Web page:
The Wedding Banquet
—Rev Kate Harrison, 15 October 2017
Matthew 22. 1–14
Let me tell you a story:–
Once upon a time there was a great leader who lived in a great white house on a great hill. This man had so much power that he could decide whether the world would be destroyed. He was always right. Always right. And anyone who dared suggest that he wasn’t was a liar and a spreader of fake news. He loved people to come to his house and to admire him, his beautiful family and to bow down in awe at his power. But not everyone recognised how wonderful this humble man was. Some people even said they didn’t want to come to his wonderful parties. But this just showed that these people were unworthy and so their invitation was withdrawn…
I’ve never been known for my subtlety. Now, I know some of you have probably heard this morning’s Gospel reading and sermons about it once or twice before. And you will probably have heard the banquet described as heaven and the king as God. But doesn’t the king in today’s parable sound much more like some of our megalomaniac world leaders than he does like God as revealed through Jesus? Today I have a challenge for you. I want you to look at it a different way.
The parable is delivered to the Pharisees who are questioning Jesus’ authority. Directly before this point in Matthew’s Gospel we have had the Parable of the Wicked Tenants. When the Pharisees are asked in that parable how the landowner should have dealt with the tenants, they say that he “should put them to a miserable death”. And this is what we see in this parable. The king is merciless. This sounds like a big showy occasion. When people aren’t prepared to come and celebrate with him (or is it to celebrate him?) he gets the hump. He calls them unworthy. he sounds like a petulant child. And then he goes and sends his troops out to kill them and burn the city down. This is the way the Pharisees would have had the landowner act. This is not the way Jesus tells us that God acts. The clue comes in the translation of some of the first words of the parable. We heard them this morning as “the kingdom of heaven may be compared to…” But there is an alternative translation. In technical terms, the Greek used here is a passive tense, so it’s actually more accurately “the kingdom of heaven has been compared to…” So, what if Jesus is saying to the Pharisees, “you have believed that this is what the kingdom is like: a kingdom where worthiness is tested and there is retribution, where outside appearances are more important than whether you are good or bad. But I’m here to tell you that it’s different. What would that mean to our relationship with God?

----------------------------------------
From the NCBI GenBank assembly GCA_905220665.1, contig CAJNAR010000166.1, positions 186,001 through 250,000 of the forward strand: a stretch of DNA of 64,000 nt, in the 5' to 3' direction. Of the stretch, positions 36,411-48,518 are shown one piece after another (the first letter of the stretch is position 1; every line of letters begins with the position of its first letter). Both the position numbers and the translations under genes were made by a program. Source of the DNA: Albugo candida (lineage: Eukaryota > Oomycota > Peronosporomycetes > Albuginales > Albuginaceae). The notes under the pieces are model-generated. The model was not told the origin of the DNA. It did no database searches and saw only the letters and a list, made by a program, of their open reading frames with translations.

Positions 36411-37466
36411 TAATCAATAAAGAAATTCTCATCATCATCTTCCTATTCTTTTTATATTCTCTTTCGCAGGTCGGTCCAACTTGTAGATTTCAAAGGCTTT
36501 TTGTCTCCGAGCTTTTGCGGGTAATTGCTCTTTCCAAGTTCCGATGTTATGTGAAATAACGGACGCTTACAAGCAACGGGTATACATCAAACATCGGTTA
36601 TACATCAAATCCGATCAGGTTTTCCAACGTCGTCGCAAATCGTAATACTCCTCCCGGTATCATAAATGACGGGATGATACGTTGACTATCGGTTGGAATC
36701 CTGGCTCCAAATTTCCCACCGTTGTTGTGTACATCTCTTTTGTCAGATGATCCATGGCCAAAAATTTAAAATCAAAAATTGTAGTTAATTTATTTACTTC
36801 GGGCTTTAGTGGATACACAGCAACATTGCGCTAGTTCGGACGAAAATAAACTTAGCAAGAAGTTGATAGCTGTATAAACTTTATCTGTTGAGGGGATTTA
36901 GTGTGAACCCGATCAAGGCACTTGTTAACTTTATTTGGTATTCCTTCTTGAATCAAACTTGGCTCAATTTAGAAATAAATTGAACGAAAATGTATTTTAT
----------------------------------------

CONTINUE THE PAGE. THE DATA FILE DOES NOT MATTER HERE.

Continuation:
The very next chapter of Matthew sees Jesus completely tearing apart the Pharisees. He calls them out for demanding honour, being concerned with the outward appearance of their religious activities and for being hypocritical in not following what they teach. This is where that behaviour leads. If the Kingdom of Heaven was one the Pharisees would recognise it would be full of people who care more about outward appearances rather than a heart that was ready to worship. The people in the banqueting hall today may be dressed in fine clothes ready to enjoy the party, but they don’t even know the king.
What happens to the one who is not dressed properly, who refuses to play the political game? He is turned out—rejected.
You see, God doesn’t care about what we do for show. He cares about our hearts. He cares that we know Him. Our love for God comes from a knowledge of Him, not because He has offered us the finest things. Yes, the benefits of the heavenly banquet are more wonderful than we can imagine, but if we are only showing up for the party, we have it wrong. We love God because He loves us and because not loving Him leaves a gap in our lives which can’t be filled with earthly finery and showiness. God calls us to the banquet because he loves us. His love doesn’t depend on whether we are ‘worthy’, because, believe me, if it did, we’d all be thrown out to where there is weeping and gnashing of teeth. No. We don’t have to earn his love by being the best at praying or by giving the most. We have His love and, unlike the Pharisees, our response is to love in return. It is a great honour to be invited to the wedding banquet. Because our King is a King who invites us because He loves us, rather than because he needs to be adored, we are truly honoured. And adoration and loving service is our natural response.